My 10-year-old son just left on a weekend road trip with his dad. It's the first time the two of them have headed out of state together all by themselves, and I will admit, it feels a little weird to be left behind while the guys head out on the road. My husband is a very involved dad, and he spends lots of time with the kids. It's just that he seldom gets to spend a lot of alone time with any one of them. That's one of the side effects of having twins. From the moment our twins came home, they have almost never been apart.
Growing up without fathers
I know my kids are lucky to have a great dad. According to the latest census data, one-third of their peers are growing up without their biological father. And of the fathers who do have contact with their kids, not all of those are truly involved and invested.
Children who grow up without their fathers are more likely to drop out of high school. The majority of young people in prison come from fatherless homes, and kids who commit suicide are five times more likely to have lived in a home without their dad.
Not enough to just be there
The recent movie, "Courageous", was about fathers standing up and taking responsibility for their unique role in the family. The men in the film realized that it was not enough just to be there. They had to actually be engaged with their kids and involved on a meaningful level. They had to choose to make their kids a priority and take the time to really focus on their relationships with each member of their family.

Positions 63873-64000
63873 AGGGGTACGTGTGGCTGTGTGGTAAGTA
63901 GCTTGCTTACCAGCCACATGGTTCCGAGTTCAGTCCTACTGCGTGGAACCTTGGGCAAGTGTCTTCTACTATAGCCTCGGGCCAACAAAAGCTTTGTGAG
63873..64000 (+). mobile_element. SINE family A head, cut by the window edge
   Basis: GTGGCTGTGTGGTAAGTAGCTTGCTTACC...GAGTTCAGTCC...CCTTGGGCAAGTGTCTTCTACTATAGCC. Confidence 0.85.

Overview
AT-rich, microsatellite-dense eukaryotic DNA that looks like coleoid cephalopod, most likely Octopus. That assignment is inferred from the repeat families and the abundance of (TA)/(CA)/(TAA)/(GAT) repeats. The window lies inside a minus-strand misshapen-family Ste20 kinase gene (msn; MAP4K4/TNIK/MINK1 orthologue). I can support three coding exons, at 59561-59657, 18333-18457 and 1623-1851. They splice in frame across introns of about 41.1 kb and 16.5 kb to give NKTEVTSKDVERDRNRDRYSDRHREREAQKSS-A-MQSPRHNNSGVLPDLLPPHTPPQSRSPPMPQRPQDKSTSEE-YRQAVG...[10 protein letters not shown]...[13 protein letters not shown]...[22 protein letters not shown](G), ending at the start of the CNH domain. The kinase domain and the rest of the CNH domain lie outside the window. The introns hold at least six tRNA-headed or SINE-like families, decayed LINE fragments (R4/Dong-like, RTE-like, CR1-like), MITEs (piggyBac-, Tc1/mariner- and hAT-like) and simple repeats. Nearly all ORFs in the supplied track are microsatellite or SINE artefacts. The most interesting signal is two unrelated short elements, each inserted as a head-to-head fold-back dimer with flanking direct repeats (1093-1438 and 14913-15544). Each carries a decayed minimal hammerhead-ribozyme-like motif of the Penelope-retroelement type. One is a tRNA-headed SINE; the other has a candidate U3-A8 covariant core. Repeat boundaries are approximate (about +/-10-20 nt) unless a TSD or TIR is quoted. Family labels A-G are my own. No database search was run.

As a homeschooling family, we spend a lot of time with our kids. But I wish we'd been able to give each of the kids even more individual time over the years. I know that those one-on-one times are special, and they will be even more important as the kids head into their teens.
Seizing the moment
This weekend away from the girls was a spur of the moment sort of trip. We only decided yesterday that the guys would go away on their own and I would stay home with the girls. I have no idea what my husband and my son will do, except that their last phone call from the road involved root beer and an all-you-can-eat buffet. I figure they will eat guy food, play guy games, watch guy movies, or whatever guys do when girls aren't around. Most importantly, they will be able to talk freely about guy stuff, and I know my son has lots of questions on his young mind.
This seems like a great time for my son to take off on a trip with his dad. He's at an age where things are starting to change, physically and emotionally, as he begins to move toward puberty. I'm sure there are all sorts of things a boy might want to talk about with his dad, but it can take some time to get into any topics that may be embarrassing. There's nothing like being stuck in a car for several hours with another person to encourage the sort of deep talks you could never have at home.
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